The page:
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two or three weeks ago, but the other older hen stopped as well, so I just figured it was a seasonal thing, for both of them. It got very cold recently here in PA, and the days are shorter, etc.

I just visited the EE a minute ago and her most recent droppings now have a foamy yellow look--that is new.

Sorry, my earlier reply got truncated somehow. Will try to re-write: I will ask the local vet if I can take in a sample. And I'll check her crop in the morning--thank you for the advice! She stopped laying two or three weeks ago, but so did another older hen, so that seemed normal. I'll continue to monitor and see what the vet has to say. Thanks for your response!
Getting a fecal float to check for worms is a good idea.
Foamy yellow droppings could be worms, but sometimes poop can fool you too:)
 

1000Clucks

In the Brooder
Jul 25, 2016
13
4
39
Kutztown, PA
Hi, Here's my update so far: I did not end up taking a sample to the vet, because it looked slightly more normal the next day--still watery, but more of a normal color. And that next morning I felt her crop as soon as she got up, and it was empty. My main concern now is that she doesn't seem to be eating much at all. When I scraped down the board under her roost, there was only about a quarter cup of droppings for the entire night! That seems unusual, at least for my birds. This morning at about 9am when we felt her crop, it was distended, huge, and felt hard. Later today, it became clear that she had been gorging herself on GRIT--her grit feeder was almost empty. (FYI: Her food trough is full, and there's nothing wrong with the food.) This is very concerning for me, because I assume the grit will make her feel too full to eat, and I don't know how/when/if it will ever pass through her. Any thoughts on what to do? I'm afraid she's going to starve to death if I don't get that grit out of her! Is there something I can give her to make it pass through, like some kind of oil, to lubricate everything in there? :hit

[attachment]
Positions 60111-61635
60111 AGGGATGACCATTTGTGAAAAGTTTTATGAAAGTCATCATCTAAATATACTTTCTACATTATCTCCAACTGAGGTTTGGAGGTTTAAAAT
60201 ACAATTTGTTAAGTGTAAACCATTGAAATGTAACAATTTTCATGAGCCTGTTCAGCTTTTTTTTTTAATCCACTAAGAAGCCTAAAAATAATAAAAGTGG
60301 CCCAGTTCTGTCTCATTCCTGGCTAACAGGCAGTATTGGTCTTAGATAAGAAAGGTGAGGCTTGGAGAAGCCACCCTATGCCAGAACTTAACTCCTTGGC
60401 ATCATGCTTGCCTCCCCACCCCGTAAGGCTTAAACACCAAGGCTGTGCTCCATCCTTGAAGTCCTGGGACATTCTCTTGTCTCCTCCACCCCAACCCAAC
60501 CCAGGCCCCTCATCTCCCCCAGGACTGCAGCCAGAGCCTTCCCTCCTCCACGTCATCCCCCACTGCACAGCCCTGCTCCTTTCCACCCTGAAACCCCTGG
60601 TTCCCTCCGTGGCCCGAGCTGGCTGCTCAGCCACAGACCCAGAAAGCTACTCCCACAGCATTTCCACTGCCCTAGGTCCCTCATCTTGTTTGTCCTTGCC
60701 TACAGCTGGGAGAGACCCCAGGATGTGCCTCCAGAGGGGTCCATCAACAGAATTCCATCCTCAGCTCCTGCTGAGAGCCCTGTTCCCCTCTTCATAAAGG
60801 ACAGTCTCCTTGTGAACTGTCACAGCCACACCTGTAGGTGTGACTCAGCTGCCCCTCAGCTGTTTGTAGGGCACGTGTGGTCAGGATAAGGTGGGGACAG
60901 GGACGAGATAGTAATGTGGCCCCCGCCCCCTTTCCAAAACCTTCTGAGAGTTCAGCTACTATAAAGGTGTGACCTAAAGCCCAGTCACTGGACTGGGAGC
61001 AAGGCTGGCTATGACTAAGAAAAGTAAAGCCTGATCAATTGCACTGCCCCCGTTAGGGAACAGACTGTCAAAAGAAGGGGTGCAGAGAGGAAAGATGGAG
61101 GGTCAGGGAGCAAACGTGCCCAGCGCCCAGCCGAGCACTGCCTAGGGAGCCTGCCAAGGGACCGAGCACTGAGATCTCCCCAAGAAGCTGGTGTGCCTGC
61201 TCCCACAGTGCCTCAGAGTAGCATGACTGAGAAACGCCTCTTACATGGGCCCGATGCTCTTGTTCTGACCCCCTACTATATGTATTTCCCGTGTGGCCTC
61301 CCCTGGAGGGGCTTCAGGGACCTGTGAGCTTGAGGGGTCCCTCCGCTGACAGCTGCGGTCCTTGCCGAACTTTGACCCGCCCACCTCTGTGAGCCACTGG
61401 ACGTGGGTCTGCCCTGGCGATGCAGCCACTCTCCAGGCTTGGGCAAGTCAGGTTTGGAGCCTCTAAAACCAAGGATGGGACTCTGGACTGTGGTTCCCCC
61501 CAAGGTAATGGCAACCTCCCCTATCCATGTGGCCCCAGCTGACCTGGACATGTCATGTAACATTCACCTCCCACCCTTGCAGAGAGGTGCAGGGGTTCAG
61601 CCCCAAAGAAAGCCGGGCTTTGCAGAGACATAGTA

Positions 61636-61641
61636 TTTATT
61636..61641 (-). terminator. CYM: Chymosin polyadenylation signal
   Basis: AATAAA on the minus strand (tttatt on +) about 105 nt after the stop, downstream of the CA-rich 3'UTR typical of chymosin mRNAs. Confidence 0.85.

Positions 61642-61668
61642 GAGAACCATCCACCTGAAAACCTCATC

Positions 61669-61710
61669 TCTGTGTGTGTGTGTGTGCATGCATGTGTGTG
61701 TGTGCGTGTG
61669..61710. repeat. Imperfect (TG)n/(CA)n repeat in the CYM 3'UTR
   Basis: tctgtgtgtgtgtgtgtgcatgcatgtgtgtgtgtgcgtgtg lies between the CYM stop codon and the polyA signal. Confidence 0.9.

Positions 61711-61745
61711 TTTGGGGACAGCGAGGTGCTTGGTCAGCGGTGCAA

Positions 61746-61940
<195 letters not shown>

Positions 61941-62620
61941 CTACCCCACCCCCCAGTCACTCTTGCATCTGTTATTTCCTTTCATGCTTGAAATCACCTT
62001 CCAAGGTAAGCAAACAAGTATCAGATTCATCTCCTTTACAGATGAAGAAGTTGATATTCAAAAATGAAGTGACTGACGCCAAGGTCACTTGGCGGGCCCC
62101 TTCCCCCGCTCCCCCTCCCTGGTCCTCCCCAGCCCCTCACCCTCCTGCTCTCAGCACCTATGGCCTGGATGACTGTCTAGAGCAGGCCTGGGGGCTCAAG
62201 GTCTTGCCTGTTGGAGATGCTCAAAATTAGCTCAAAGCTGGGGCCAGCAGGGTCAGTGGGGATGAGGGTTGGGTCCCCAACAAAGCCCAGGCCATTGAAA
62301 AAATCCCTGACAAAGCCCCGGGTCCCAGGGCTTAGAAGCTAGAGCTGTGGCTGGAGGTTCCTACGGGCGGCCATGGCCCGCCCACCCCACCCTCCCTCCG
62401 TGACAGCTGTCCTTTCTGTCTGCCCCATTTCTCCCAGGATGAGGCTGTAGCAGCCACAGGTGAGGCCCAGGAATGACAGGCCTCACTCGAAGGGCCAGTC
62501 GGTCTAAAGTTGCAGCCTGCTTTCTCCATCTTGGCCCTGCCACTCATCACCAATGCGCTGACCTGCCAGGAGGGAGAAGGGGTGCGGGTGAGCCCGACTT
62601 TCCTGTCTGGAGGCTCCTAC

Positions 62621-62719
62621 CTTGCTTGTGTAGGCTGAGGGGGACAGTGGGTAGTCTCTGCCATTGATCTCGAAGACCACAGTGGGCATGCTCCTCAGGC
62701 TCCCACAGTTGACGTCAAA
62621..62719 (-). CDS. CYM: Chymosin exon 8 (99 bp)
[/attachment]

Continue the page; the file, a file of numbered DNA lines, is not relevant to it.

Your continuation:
Wyorp Rock

🐓 ❤ 🐛
Premium Feather Member
5 Years
Sep 20, 2015
36,729
51,666
1,332
Southern N.C. Mountains